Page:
"People don't just bump into each other and have sex. This isn't cinemax." – Seinfeld
Baltimore's recent week of snowy hell, in which I spent about six or seven days un-showered, pantsless, and drunk, allowed me, among other things, to burn through all three seasons of Showtime's hit dramedy Californication. Anybody who read my Rescue Me article a while back knows I'm a fan of the cable dramedies, especially ones about boozed-up, chain-smoking assholes (you can speculate why all you want). Rescue Me and Californication are in fact so alike they might as well be packaged together in a box-set: same basic set-up -- a middle-aged wreck of a main character desperate to reunite his family -- same filthy humor, same awkwardly hilarious plot twists, same 'No, he really is a nice guy' sentimental scenes.
The basic setup: Hank Moody (David Duchovny) is a fairly successful novelist who moved from NYC to LA after his last book, God Hates Us All, was Hollywood-ized into a kind of Love Actually style sentimental comedy starring Tom and Katie. Hank is hung-up on Karen (Natascha McElhone), a long-term on-again off-again girlfriend with whom he has a twelve-year-old daughter, Becca. At the start of season one, Hank and Karen are in off-again mode, with Karen engaged to an internet entrepreneur named Bill. Although Hank has many problems, fucking pretty much any woman he wants isn't one of them.
Many critics in fact have complained that Californication is little more than soft-core porn, concerned only with maximizing the number of tits and ass shots -- "male payback for Sex and the City," as Alessandra Stanley wrote in the New York Times. They're not wrong of course. Take the show's very first scene:
Only a few episodes into the first season and already Christian family organizations like Family First were announcing a boycott of the show's sponsors. "Television programmers are simply using shock tactics to increase their ratings," Bob McCoskrie, national director of Family First New Zealand, said. "Families are sick and tired of this offensive type of programming." Duchovny doesn't agree:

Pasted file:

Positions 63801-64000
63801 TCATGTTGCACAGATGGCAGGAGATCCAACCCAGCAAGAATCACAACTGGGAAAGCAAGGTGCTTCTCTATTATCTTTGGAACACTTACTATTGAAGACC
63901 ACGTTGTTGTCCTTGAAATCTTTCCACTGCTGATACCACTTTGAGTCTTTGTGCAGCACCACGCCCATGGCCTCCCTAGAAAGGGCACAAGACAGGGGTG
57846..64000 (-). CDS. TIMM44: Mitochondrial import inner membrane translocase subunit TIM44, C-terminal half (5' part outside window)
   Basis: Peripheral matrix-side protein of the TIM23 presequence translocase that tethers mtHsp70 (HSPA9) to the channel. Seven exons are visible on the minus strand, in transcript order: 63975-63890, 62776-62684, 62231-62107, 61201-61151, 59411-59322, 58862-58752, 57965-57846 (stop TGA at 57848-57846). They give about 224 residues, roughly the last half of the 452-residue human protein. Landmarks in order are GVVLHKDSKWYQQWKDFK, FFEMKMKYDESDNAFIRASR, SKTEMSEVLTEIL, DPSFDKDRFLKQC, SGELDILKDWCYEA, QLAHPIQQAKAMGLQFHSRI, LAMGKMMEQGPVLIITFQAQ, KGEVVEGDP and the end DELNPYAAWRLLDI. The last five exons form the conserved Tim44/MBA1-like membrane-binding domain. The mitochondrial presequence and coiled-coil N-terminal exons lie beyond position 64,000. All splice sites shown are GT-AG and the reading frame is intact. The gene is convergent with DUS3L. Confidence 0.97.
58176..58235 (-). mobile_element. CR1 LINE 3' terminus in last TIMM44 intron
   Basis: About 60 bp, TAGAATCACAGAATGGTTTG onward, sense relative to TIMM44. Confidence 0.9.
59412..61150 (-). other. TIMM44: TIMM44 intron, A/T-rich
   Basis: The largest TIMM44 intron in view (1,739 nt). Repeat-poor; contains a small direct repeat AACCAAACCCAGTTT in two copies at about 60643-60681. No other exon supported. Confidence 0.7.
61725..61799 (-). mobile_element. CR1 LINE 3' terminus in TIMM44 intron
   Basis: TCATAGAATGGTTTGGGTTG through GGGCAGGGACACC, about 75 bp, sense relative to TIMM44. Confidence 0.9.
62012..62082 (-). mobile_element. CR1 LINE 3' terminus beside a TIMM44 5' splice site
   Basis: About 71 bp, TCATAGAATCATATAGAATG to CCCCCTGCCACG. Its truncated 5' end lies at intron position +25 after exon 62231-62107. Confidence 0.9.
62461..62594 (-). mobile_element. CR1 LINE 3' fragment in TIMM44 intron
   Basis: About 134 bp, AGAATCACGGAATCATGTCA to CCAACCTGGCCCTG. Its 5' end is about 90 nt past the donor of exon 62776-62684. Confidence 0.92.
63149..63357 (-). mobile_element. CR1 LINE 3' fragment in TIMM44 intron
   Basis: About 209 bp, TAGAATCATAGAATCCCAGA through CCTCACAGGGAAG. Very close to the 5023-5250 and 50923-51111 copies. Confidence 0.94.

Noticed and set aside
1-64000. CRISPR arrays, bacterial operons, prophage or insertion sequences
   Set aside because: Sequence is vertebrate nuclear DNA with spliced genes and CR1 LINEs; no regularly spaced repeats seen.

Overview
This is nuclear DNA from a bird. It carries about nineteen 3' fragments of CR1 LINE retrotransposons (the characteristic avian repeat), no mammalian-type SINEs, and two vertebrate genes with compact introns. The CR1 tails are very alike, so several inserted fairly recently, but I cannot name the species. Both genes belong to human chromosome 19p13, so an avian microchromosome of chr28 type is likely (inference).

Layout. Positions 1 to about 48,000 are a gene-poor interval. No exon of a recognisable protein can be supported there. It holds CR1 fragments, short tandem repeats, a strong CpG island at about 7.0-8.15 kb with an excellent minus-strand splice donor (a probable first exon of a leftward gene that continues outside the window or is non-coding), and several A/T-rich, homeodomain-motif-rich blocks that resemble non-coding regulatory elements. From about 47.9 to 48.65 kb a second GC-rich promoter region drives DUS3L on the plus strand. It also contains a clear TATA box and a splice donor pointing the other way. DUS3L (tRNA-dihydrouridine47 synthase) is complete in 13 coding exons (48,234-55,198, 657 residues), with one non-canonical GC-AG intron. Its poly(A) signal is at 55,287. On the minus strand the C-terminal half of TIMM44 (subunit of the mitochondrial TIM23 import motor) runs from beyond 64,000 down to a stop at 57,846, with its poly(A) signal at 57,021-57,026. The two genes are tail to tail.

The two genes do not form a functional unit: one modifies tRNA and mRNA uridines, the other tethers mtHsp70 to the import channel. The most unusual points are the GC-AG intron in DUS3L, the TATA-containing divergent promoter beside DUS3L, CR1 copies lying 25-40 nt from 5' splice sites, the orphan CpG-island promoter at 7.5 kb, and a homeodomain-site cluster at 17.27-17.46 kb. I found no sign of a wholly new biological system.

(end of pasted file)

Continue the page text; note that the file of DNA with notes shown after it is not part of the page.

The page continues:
It’s not a show about a drug addict or a show about a sex addict or a show about all of these tags that you try to put on it because they’re spectacular or they might make good copy or they might enrage someone. I think it’s a comedy. It’s a human comedy. It&# 8217;s an adult comedy. It’s not an adult acting like a six year old, which is what most comedies are like. It’s about an adult doing adult things.
What can't be argued is the acting: Duchovny turns in an absolutely stellar performance as Hank, allying us to an almost completely unlikable character. Few other actors would have the charm to pull it off. Likewise with McElhone, who ably manages the simultaneous confidence and vulnerability of her character. But it's Madeleine Martin (Becca) who manages to steal most of the scenes she's in with her smart and angsty disaffection. The supporting cast, including guest appearances by Kathleen Turner, Callum Keith Rennie, and Rick Springfield (yes, 80s pop icon Rick Springfield), are equally wonderful and always entertaining.
Even if Californication rarely manages the kind of literary loftiness it so often alludes to (season two, for example, is supposed to be a kind of re-telling of The Great Gatsby), it's still wildly enjoyable television. And though season three relied too much on predictable plot twists and throwaway drama, the last episode (in which an older character comes back to wreck havoc just as Hank's about to leave LA for good) was enough to make up for it all. And with that, I leave you with one of my favorite scenes: